Here’s a little insight into how I work: my sacred times of day are naptime (roughly 1-3 PM) and bedtime (after about 7:30 PM, depending on how long it takes the girls to unwind), and it’s during those times that I sit down at my laptop and write things for this blog. It’s also during those times that I clean the house, prep meals, and work on any other household projects. (And shower, although not very often). But lately, the thing I’ve been enjoying most is writing these posts. That may not be saying much when the other option is scrubbing toilets, but I truly love writing. I’ve always loved writing, but now that I’m home with three girls it feels particularly necessary. It feeds the creative part of my brain, as well as the adult conversation part of my brain — even if the conversation is one-sided most of the time. I suppose it’s kind of like writing in a journal. The “social media” aspect is nice, because I’ve never been much good on the phone, so this saves me having to make 50-some phone calls. But even if nobody read this blog, I’d still keep writing it.
Because my brain is usually dealing with about 50 things at one time, and maybe also because of pregnancy hormones (Georgia’s not one yet, I can still blame pregnancy hormones, right?), I really need to write things down right when I think of them. So that means that I have a lot of partially-completed drafts for this blog sitting around, waiting to be freed into the blogosphere. I was going to post one of the more generic drafts today. But then I decided to go ahead and be real. Because the truth is, it’s been a rough couple of weeks at Casa Gong.
As often happens in winter, there are a LOT of sicknesses going around here in Vermont. Thus far, we’ve been lucky; we even (knock on MacBook) managed to avoid the STOMACH BUG that was so bad they sent an email out to the entire Middlebury College community telling everyone to wash their hands. (Which made me chuckle; the only time Erick got those emails at Berkeley was when there was a bomb scare or an armed vigilante on campus). But this last bug got us, and it got us good.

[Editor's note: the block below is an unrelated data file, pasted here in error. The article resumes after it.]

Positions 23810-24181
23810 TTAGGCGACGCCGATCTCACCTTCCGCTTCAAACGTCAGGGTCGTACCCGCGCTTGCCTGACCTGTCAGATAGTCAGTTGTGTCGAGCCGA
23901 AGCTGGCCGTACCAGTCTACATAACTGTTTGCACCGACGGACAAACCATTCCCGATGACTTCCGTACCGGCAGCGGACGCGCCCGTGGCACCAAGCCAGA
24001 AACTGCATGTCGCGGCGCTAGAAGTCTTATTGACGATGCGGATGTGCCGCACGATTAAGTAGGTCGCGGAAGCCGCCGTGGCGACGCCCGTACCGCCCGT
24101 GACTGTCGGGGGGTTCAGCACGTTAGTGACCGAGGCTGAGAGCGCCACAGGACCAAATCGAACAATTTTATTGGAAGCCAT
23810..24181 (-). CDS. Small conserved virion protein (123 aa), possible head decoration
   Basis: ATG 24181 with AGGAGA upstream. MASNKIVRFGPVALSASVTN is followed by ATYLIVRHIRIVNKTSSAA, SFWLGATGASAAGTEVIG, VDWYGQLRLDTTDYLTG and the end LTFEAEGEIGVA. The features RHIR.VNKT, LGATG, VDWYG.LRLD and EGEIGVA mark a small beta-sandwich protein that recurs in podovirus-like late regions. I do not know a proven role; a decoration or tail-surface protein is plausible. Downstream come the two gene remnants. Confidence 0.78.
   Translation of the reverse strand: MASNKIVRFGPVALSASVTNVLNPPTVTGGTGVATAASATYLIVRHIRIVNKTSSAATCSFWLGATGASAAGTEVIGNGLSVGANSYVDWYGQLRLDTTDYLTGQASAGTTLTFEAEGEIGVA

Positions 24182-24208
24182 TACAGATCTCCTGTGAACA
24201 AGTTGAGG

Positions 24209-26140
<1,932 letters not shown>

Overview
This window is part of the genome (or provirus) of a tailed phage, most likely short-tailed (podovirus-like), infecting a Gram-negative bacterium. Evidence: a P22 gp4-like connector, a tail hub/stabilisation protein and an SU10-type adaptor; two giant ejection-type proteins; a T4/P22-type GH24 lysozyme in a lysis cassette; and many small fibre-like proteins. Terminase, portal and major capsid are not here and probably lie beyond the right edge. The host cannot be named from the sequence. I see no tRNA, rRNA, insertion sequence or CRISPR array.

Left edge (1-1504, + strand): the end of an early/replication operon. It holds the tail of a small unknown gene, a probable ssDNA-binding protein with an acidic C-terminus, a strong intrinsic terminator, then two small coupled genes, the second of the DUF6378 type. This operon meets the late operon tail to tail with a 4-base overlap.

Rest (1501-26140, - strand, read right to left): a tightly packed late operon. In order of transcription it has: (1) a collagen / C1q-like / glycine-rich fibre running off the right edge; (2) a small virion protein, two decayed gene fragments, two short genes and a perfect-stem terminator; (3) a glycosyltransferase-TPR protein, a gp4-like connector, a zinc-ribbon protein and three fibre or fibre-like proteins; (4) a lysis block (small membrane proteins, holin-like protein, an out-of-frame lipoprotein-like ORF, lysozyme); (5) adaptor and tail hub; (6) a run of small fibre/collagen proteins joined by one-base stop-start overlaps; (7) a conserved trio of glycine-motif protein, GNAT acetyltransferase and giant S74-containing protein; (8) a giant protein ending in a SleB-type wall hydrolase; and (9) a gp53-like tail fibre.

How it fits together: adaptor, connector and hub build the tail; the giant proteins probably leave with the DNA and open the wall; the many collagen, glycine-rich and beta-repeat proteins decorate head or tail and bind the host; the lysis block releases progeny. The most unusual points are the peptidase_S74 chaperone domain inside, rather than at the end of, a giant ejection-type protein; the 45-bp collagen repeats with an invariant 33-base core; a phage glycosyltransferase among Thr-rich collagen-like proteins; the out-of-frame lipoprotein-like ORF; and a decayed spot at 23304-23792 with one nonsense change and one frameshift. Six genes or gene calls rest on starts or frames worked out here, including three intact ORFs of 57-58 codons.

It’s an upper respiratory thing, marked by a sore throat, post-nasal drip, a horrible cough, and loss of voice. I was Patient Zero. I don’t often get sick, because frankly I don’t have time. But this virus got me when my guard was down, because Erick’s parents were visiting. The first weekend they were here, Erick and his parents took all three girls to the aquarium in Burlington for FIVE HOURS, which meant that I had FIVE HOURS ALL TO MYSELF! The last time that ever happened was well before we moved to Vermont. So there I was, able to breathe normally for five hours, and my blood cells apparently just sat in their lounge chairs with beers and said, “Hey, let’s let this friendly-looking virus in!”
And then everybody else got it. Amazingly, this is the first time that every member of our family has been sick with the same thing. I’ve always heard about this happening, but it’s never happened to us — until now — because on the whole our family has been blessed with very good health. Which is something that I will never, ever take for granted again …for at least two weeks.
Here’s how the various members of our family get sick (in the order of sickness):